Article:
Machine learning developer (Zhenya Zakharov, graduate of 2018):

    “Even at the university, I liked the tasks most of all, where mathematics plays a significant role, but the result can be“ touched by hands ”. My current work quite well meets these two conditions: we implement various algorithms, modifying in passing so that they work faster, higher, stronger with our data. One of the key indicators for us is productivity. There is a lot of data, and the algorithm must be able to quickly predict and learn in a reasonable time.

    I had a lot of programming at the university, but the ShAD courses differ in algorithmically more complex tasks, with a greater emphasis on performance and cleanliness of the code.

    ShAD gave me a good set of basic skills that I use every day: machine learning in its various guises, applied statistics, algorithms and an idea of ​​how an industrial code should look. The project of the big data course turned out to be very relevant, where we and the guys in the team wrote gradient boosting, trying to catch up with LigthGBM speed, which we did not catch up with, but still managed to achieve a comparable time. ”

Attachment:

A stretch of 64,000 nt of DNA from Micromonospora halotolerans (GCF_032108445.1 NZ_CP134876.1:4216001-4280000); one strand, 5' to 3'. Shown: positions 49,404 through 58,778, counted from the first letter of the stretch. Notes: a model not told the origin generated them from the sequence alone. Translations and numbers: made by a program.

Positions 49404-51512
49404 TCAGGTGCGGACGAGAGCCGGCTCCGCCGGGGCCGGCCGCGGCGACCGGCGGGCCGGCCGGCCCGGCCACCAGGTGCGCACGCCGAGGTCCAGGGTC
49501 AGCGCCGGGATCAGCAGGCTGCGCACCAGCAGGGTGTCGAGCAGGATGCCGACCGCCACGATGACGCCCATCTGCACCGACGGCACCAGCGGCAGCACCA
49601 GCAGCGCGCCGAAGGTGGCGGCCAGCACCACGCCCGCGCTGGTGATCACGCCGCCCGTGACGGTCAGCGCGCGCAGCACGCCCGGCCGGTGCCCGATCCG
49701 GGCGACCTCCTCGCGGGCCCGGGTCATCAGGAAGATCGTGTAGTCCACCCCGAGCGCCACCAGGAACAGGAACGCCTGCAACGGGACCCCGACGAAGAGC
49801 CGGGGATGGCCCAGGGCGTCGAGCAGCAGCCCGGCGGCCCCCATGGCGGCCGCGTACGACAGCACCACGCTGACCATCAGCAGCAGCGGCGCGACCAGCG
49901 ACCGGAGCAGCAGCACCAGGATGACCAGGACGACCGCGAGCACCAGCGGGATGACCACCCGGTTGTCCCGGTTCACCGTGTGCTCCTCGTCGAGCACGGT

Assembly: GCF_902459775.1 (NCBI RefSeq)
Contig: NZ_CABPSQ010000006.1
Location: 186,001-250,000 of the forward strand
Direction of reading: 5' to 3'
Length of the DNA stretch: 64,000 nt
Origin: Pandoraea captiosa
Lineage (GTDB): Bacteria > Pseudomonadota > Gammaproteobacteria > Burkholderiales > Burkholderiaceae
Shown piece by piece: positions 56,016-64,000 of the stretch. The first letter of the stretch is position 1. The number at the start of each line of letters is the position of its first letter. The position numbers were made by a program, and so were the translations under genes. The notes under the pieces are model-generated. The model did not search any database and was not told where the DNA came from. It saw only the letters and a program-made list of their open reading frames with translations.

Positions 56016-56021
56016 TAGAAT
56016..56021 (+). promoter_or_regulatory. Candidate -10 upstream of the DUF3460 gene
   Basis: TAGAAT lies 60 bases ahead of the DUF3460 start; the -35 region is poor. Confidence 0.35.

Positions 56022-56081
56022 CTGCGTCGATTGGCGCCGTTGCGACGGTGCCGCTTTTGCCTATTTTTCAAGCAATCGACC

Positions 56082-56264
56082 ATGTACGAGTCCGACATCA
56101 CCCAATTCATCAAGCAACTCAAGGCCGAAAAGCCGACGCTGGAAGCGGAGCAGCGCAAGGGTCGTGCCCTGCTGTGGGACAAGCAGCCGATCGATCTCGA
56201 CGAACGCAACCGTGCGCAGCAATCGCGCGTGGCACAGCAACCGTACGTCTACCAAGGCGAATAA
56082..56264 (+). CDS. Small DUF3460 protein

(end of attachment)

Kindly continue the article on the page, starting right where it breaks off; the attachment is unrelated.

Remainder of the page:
Big Data Infrastructure Specialist (Vlad Bidzilha, graduate of 2017):

    “From high school I wanted to be professionally engaged in programming. I entered the ShAD when I was in the third year of university. He opened before me a marvelous new world of machine learning and data mining, high-performance systems with a bunch of algorithms at the interface of applied mathematics and programming.